One would normally think that a state’s official economic development agency was nestled into a state department to best coordinate with elected officials. One would be mistaken in Ohio’s case.
Former Gov. John Kasich bequeathed as part of his legacy the privatization of Ohio’s economic development efforts in the form of JobsOhio in 2011. That agency would have citizens believe they are totally private and not subject to pesky reviews of their books.
But a few politicians — like State Rep. Jay Edwards (R-Nelsonville) and Attorney General Dave Yost — have challenged that assumption.
One question an average citizen may ask is: What is JobsOhio if they are not a state agency?
When he first ran for governor, Kasich voiced his opinion on the Ohio Department of Development, Politifact said. That was to say — partially tear up the department and create a private corporate board to speed things up because government worked too slowly.
The Ohio House of Representatives introduced a bill to make Kasich’s dream become a reality. Although the governor initially thought he would serve as the board’s chairman, that didn’t happen.
The Ohio Attorney General’s Office’s Ohio Economic Development Manual 2017 describes JobsOhio’s mission:
JobsOhio is a nonprofit corporation created by statute to promote economic development, job creation, job retention, job training, and the attraction of business to Ohio. JobsOhio’s economic development efforts focus on developing jobs in a range of industry sectors that produce high-wage jobs. These sectors include advanced manufacturing, aerospace and aviation, automotive, information technology, financial services, and food processing. JobsOhio is an important force for economic development across Ohio and, by law and contract, now undertakes many of the former Department of Development’s obligations (now called the Ohio Development Services Agency).
JobsOhio’s website describes itself as a private entity: “JobsOhio is a private nonprofit corporation designed to drive job creation and new capital investment in Ohio through business attraction, retention and expansion efforts.”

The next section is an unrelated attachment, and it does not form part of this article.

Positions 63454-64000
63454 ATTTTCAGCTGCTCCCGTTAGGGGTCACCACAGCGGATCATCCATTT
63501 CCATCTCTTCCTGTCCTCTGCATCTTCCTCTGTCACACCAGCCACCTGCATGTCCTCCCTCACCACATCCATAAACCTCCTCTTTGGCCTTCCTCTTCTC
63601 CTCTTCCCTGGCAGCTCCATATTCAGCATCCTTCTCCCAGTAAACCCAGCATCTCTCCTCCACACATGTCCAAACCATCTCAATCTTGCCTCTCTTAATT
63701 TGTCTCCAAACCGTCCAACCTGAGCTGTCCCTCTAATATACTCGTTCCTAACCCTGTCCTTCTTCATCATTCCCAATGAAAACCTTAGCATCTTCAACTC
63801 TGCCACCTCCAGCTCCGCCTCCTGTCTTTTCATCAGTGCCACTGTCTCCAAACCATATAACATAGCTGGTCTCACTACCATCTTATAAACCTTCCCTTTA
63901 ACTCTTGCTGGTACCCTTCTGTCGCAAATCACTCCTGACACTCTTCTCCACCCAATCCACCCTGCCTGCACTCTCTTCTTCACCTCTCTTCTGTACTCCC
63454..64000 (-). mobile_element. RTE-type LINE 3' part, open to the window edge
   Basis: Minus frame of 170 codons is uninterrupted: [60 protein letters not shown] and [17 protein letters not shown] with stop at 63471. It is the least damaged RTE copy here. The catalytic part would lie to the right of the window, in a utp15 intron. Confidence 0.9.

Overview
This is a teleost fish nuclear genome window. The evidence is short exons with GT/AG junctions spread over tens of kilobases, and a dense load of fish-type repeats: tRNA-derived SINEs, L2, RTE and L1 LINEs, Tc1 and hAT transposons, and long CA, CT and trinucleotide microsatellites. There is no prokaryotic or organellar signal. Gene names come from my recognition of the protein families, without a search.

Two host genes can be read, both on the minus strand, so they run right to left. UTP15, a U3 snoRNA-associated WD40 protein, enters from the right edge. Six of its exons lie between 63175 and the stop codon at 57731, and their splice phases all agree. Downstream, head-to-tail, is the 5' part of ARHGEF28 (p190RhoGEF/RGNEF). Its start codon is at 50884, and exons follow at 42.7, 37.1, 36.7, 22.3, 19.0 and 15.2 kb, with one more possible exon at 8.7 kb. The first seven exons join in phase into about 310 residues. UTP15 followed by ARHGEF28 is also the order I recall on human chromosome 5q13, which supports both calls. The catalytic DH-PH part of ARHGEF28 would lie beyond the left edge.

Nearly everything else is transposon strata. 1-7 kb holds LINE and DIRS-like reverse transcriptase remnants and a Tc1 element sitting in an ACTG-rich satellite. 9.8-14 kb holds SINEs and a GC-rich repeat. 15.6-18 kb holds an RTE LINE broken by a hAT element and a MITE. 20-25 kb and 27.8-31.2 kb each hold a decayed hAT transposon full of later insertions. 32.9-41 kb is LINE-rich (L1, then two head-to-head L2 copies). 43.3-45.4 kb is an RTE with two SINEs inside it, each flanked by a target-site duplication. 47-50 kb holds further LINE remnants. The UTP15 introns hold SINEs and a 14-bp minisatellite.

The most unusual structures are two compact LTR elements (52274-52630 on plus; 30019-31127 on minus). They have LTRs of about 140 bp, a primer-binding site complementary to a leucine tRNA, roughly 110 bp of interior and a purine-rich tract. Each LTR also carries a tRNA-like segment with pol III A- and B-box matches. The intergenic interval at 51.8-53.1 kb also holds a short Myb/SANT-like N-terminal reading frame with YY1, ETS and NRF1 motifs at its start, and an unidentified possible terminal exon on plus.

Our strategies and programs are designed to improve the lives of Ohioans and strengthen the communities where they live. Here’s how:
Nine industry targets with five cross sector strategies: JobsOhio focuses on nine industries and five cross sector strategies that help to diversify Ohio’s economy. These industries and strategies leverage Ohio’s strengths and offer significant future investment and job growth. JobsOhio sector teams partner closely with industry leaders to attract new investment opportunities to the state.
A Partner in Business: JobsOhio takes a client-focused approach to projects by listening to companies and addressing their business needs. By partnering with company executives, JobsOhio builds long-term relationships that are unique to JobsOhio’s economic development model.
Improving Communities: In addition to company relationships, JobsOhio values its relationship with local economic development partners across the state. JobsOhio has made investments in communities to revitalize sites, authenticate sites for immediate development, and address workforce challenges.
Return on Investment for Ohio: JobsOhio makes investment decisions that support a company’s unique project needs while also balancing the return on investment benefits to the state. Along with making smart investments, JobsOhio remains highly transparent and holds companies accountable to deliver their metric commitments through their evaluation periods.